Information contained in this publication is intended for informational purposes only and does not constitute legal advice or opinion, nor is it a substitute for the professional judgment of an attorney.
This month, Wisconsin became the 49th state to legalize the carrying of concealed weapons (Illinois being the lone state without a concealed carry law). In doing so, Wisconsin joins a growing list of states with "parking lot laws" which allow employees to bring guns to work and leave them in their cars.
Effective November 1, 2011, residents 21 years and older can carry a concealed weapon – a handgun, electric weapon such as a taser, knife (other than a switchblade knife), and billy club – virtually anywhere in the state, including most places of employment. Wisconsin will issue licenses to carry concealed weapons, subject to background check and training requirements.
The new law contains provisions that specifically apply to all employers within the state (regardless of the number of employees). First, employers may still prohibit employees from carrying weapons during the course of their employment (at both work sites and off-site locations where employees are working). Significantly, however, employers cannot prohibit an employee from carrying or storing a weapon in his or her own vehicle even if that vehicle is used in the course of employment or where the motor vehicle is driven or parked on property used by the employer. In addition, an employer is not permitted to bar an individual from employment because he or she is licensed to carry a weapon.
While many other states' laws address storage of weapons in employee vehicles, the Wisconsin law does not. Thus, without running afoul of the law, Wisconsin employers may impose reasonable restrictions (short of prohibitions) on the storage of weapons. For example, employers could potentially require weapons to be stored out of plain view, placed in a secure location within the employee's vehicle, or require employees to park in a specific section of the employer's parking lot. Under the new law, employers can continue to prohibit weapons in employer-owned vehicles and may also prohibit persons other than employees (e.g., visitors) from carrying weapons anywhere on the property (including parking lots).
Businesses prohibiting persons (e.g., employees, visitors, customers, etc.) from carrying a weapon on their premises must post signs (no less than 5" x 7") prominently near entrances and other locations where persons entering the property or building can be expected to see the signs.
The new Wisconsin law contains a fairly unique provision that expressly provides employers who do not prohibit employees from carrying a concealed weapon on their premises immunity from any liability arising from that decision. It is unclear how far liability "from the decision" to not prohibit concealed weapons will extend. For example, an employer may still be liable for an injury or damage caused by its negligence in hiring, training, or supervision (unrelated to the decision to allow concealed weapons in the workplace). In addition, the immunity provision would not eliminate any potential forms of liability under federal law. For those employers who do prohibit employees from carrying concealed weapons on their premises, liability will continue to be determined with regard to whether the employer was in some way responsible for the injury/damage (as is the case under current law).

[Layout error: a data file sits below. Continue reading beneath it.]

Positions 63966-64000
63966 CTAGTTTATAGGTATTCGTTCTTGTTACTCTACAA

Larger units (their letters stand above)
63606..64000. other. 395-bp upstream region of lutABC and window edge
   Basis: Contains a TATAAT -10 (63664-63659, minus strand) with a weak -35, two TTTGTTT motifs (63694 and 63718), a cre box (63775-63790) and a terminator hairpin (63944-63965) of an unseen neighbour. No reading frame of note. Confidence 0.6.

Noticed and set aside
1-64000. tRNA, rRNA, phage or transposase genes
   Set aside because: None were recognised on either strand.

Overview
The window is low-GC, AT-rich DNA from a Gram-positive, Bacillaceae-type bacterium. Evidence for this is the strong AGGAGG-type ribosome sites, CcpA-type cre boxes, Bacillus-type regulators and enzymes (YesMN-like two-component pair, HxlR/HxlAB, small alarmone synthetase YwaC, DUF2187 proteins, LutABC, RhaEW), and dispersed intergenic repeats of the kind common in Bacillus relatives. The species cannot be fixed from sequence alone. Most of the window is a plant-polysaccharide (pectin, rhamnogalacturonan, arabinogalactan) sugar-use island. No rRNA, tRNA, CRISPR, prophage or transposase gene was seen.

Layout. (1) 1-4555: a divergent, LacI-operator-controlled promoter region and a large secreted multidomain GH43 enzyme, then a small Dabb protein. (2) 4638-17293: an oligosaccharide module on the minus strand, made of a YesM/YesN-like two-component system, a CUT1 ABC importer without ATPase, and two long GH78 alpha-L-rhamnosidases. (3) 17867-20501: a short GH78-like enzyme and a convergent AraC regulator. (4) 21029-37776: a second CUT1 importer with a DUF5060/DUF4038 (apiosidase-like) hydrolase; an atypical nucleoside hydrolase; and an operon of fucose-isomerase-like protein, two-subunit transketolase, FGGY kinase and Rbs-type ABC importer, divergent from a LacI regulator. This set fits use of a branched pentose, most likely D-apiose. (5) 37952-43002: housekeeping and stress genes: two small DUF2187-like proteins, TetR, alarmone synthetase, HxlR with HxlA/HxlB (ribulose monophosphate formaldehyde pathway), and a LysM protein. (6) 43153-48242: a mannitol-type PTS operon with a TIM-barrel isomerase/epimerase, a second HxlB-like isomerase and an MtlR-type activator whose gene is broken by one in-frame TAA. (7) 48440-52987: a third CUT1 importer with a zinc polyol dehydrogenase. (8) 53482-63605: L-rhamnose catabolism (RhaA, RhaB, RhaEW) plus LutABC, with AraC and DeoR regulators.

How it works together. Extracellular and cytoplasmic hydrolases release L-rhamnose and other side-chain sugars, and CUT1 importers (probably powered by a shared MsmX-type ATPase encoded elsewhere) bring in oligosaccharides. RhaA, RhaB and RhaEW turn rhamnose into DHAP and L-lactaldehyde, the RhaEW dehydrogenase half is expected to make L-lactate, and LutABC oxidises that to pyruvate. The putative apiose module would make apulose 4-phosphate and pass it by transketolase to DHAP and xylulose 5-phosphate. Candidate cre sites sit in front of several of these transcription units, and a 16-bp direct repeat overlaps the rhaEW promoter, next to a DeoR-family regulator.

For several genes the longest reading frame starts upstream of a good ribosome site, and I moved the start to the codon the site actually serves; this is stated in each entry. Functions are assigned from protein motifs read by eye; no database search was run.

Employers should consider the impact of the new law on their particular business and determine an appropriate response. At a minimum, a broad workplace violence policy prohibiting weapons anywhere on the employer's property or premises (including parking lots and garages) will likely need to be adjusted to comply with the new law. Employers must, however, also be cognizant of any federal laws applicable to their business that restrict or prohibit guns in the workplace, as such federal provisions preempt the state law. While reviewing policies, employers should consider adopting a policy imposing reasonable restrictions on storage of weapons and ammunition in employees' vehicles. Employers should also ensure that their workplace violence policies provide for risk assessment, prompt investigation and response to violence issues. If security personnel are utilized, consider revising policies so that security personnel escort all discharged employees off employer premises and are then charged with monitoring parking areas and building entrances.
Because the immunity provision is ambiguous and may not eliminate all potential forms of liability, and for general safety reasons, employers are well-advised to continue prohibiting weapons, of any type, from their place of business (except the areas affected by the new law, e.g., parking lots). To the extent that weapons will be prohibited on premises, the required signs should be created and posted at the appropriate locations.
National Trend Continues
Wisconsin's new law is part of a national trend, arising largely in the last five years, of "gun-at-work" laws. Alaska, Arizona, Florida, Georgia, Indiana, Kansas, Kentucky, Louisiana, Maine, Minnesota, Mississippi, Nebraska, Oklahoma, Utah, and Texas are among the states to have enacted legislation allowing employees, subject to varying conditions, to store guns in their vehicles while at work. Multi-state employers should be particularly cognizant of this patchwork of state laws as they implement company-wide policies addressing weapons in the workplace.
Jason N.W. Plowman is an Associate in Littler Mendelson's Milwaukee office. If you would like further information, please contact your Littler attorney at 1.888.Littler, firstname.lastname@example.org, or Mr. Plowman at email@example.com.